Skip to content

Illustration by Security Management

Early Warning Systems Against Climate Events and Natural Disasters

Early warning systems could offer local communities help against an increasing number of climate-induced or climate-related disasters, with additional minutes used to save lives.  

A new major project from the United Nations Environment Programme (UNEP) will offer the Southeast Asian nation of Timor-Leste end-to-end climate information and early warning systems. 

Timor-Leste shares the island of Timor with part of Indonesia, having declared its sovereignty from the larger country in 1999. Timor-Leste also faces a higher likelihood of serious climate disasters, including floods, droughts, heatwaves, and tropical storms, with limited support for preparing for and recovering from such events. In April 2021, a tropical cyclone triggered massive flooding in the country, the worst in its recent history. The storm and its aftermath killed about 34 people and damaged or destroyed more than 30,000 homes. 

“Climate change presents serious challenges to Timor-Leste’s development; as the impacts of climate change manifest, Timor-Leste needs scientific data, information and early warnings on climate hazards and related risks,” according to a UNEP press release 

The $21.7 million project, approved by the Green Climate Fund, will create the ability for the country to collect and use climate intelligence, as well as disseminate resilience methods to vulnerable areas and communities. A new national forecasting center will be built and a monitoring system for air quality and alerts will also be created, allowing residents to determine how to lessen air pollution and other climate change impacts.  

Additionally, an Early Warning Early Action system will be introduced to assist with disaster preparedness. The system, supported by the International Federation of Red Cross and Red Crescent, will help spread information about impending weather events and humanitarian funding to communities before a storm or other hazard hits, hopefully curbing disaster and suffering, while also saving money by mitigating the need for larger disaster recovery efforts.  

The Green Climate Fund was established by the Paris Climate Agreement and is the world’s largest climate fund. It is used to support developing countries’ attempts to lower their emissions and create climate-resilient solutions.  

“Early warning systems can alert local communities on things like approaching hurricanes, cyclones, or landslides due to extreme rainfall, where getting ahead of incidents by even a few hours can make all the difference,” WIRED reported, looking at Timor-Leste and other communities attempting to beef up their resiliency to such disasters. “They can also provide knowledge of slower onset events, such as an upcoming drought several months away.”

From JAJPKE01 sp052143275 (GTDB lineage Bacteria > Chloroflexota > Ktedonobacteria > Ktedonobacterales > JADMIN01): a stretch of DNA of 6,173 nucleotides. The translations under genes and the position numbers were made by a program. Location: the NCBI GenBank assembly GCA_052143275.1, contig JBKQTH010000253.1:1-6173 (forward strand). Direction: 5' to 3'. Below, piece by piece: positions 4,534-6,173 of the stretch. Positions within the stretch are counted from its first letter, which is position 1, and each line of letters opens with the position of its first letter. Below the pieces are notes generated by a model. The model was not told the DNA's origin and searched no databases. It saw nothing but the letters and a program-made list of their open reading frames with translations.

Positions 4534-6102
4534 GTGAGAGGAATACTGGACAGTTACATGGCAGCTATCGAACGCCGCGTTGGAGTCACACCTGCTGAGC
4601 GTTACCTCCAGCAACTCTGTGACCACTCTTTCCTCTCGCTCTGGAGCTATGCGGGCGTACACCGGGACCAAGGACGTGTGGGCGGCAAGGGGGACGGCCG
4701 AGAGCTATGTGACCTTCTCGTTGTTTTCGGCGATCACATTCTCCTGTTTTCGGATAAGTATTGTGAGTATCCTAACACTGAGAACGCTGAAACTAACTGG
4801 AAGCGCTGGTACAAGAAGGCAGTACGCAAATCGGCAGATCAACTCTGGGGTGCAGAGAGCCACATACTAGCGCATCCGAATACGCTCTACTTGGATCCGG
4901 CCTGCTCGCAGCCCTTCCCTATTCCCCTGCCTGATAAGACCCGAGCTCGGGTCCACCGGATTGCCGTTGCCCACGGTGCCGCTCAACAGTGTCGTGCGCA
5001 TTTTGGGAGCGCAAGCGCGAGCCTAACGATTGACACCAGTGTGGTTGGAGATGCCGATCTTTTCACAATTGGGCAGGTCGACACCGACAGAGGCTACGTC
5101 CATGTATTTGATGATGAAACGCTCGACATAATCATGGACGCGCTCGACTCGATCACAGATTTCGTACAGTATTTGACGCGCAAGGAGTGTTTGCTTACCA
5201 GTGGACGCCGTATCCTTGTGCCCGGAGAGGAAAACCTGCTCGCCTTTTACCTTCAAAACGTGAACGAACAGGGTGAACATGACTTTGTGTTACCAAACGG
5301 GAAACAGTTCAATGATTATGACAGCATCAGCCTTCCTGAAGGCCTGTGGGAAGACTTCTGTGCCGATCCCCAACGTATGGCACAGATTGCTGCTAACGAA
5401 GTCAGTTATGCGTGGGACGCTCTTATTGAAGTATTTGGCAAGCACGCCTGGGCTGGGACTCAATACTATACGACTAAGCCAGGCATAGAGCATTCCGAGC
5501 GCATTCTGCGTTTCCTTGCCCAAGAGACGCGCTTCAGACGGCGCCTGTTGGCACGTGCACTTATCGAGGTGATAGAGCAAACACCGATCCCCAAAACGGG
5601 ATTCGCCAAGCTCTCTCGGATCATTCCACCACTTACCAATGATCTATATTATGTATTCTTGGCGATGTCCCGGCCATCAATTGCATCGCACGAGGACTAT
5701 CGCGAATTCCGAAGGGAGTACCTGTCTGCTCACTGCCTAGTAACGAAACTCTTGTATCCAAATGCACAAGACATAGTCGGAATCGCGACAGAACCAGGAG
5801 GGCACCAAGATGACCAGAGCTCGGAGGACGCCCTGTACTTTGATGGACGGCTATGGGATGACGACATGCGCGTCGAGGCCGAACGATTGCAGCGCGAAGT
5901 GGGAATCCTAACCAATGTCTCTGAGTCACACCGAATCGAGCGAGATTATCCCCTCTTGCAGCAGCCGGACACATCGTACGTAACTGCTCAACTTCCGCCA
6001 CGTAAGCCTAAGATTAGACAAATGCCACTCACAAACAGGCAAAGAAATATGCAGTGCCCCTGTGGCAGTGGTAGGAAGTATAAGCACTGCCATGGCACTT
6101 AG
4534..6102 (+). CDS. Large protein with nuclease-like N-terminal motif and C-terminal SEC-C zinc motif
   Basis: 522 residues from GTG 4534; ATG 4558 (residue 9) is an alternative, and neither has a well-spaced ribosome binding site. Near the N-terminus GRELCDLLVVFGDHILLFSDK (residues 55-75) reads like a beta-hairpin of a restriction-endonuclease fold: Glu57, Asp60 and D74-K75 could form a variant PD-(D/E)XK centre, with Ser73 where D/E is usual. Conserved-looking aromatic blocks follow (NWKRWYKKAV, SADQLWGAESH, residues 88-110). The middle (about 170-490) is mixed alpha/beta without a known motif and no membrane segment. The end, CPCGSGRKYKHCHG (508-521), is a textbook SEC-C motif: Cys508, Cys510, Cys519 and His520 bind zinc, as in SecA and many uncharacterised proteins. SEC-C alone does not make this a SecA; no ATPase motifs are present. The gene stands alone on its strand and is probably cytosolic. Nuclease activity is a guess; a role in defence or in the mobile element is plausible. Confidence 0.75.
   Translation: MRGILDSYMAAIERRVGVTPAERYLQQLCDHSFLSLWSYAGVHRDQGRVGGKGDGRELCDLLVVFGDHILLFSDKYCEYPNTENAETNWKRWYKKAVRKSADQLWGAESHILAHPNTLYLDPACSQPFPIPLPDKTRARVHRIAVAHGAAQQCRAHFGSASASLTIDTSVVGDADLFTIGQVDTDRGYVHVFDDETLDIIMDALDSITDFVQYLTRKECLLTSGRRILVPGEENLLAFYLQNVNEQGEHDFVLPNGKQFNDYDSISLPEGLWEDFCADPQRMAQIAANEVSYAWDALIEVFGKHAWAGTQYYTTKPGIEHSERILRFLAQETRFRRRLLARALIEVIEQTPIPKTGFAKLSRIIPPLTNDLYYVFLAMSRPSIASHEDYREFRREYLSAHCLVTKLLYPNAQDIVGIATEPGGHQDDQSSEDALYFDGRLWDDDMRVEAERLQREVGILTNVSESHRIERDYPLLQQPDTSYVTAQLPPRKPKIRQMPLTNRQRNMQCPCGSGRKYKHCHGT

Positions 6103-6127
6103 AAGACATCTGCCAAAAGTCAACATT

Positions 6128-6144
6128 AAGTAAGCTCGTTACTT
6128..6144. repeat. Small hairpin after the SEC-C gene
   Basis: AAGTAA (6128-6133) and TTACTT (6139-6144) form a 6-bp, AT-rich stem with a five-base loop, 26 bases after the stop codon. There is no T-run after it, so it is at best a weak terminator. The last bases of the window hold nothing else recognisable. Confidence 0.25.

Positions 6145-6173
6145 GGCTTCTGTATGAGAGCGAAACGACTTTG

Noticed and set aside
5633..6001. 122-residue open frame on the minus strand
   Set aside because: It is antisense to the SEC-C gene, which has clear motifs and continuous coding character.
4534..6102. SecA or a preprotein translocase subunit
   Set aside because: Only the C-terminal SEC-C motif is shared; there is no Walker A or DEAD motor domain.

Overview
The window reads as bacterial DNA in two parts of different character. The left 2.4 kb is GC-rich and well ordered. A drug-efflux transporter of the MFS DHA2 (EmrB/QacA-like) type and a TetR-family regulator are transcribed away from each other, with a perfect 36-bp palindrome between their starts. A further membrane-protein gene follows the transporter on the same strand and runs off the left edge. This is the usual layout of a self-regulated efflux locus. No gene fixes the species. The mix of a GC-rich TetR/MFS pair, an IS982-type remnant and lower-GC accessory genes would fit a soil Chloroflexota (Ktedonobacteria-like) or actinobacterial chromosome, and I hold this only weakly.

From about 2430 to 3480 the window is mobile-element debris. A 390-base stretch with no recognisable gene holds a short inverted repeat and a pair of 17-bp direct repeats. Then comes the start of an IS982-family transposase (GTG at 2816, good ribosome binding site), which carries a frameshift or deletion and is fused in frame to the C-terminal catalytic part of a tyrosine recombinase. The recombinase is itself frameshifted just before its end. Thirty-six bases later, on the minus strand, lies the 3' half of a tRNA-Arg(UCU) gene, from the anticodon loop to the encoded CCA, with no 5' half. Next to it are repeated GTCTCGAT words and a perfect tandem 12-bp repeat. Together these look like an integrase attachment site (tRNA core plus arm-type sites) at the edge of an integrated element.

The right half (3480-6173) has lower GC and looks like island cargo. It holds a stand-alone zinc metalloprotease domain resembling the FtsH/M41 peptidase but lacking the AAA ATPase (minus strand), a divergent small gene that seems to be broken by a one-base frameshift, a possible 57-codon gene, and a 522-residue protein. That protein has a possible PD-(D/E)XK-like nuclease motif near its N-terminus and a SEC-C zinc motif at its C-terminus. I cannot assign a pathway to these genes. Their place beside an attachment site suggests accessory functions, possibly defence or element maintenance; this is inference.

And while advocating for more climate-resilient neighborhoods is not a new concept, it is becoming an increasingly topical one for several countries, whether developed or developing.  

Across the ocean from Timor-Leste, weeks after UNEP announced the project award, floods and mudslides devastated streets, homes, and infrastructure in a region in British Columbia. Approximately 18,000 people were stranded by the floods, according to Reuters, and some areas reported fuel shortages until help arrived the floodwaters receded. 

Beyond the immediate destruction generated by the floods, ripple effects were immediately noted as the disaster effectively blocked coastal areas along the Pacific, including Vancouver’s largest port, further straining supply chains. Perhaps worst of all were reports from 2018 warning the local government that such events were expected to happen with increasing frequency and severity and calling for steps to be taken to prepare for such floods and similar events. 

On 2 December, as part of the launch of the 2022 Global Humanitarian Overview, the United Kingdom called for investing in early interventions in humanitarian crises caused by climate change and increasing natural disasters.  

“The UK has invested heavily in early warning systems, which enable a quicker, more effective humanitarian response," the British government said in a press release. It also noted that in response to Cyclone Eloise impacting southern Africa, UK aid funded specialist flood risk assessments, which helped anticipate the areas most likely to be hit hardest and therefore develop a better response.

While some early warning efforts might focus more on humanitarian efforts, methods and lessons learned can be applied in improving resiliency and recovery all around, from the private sector to military forces.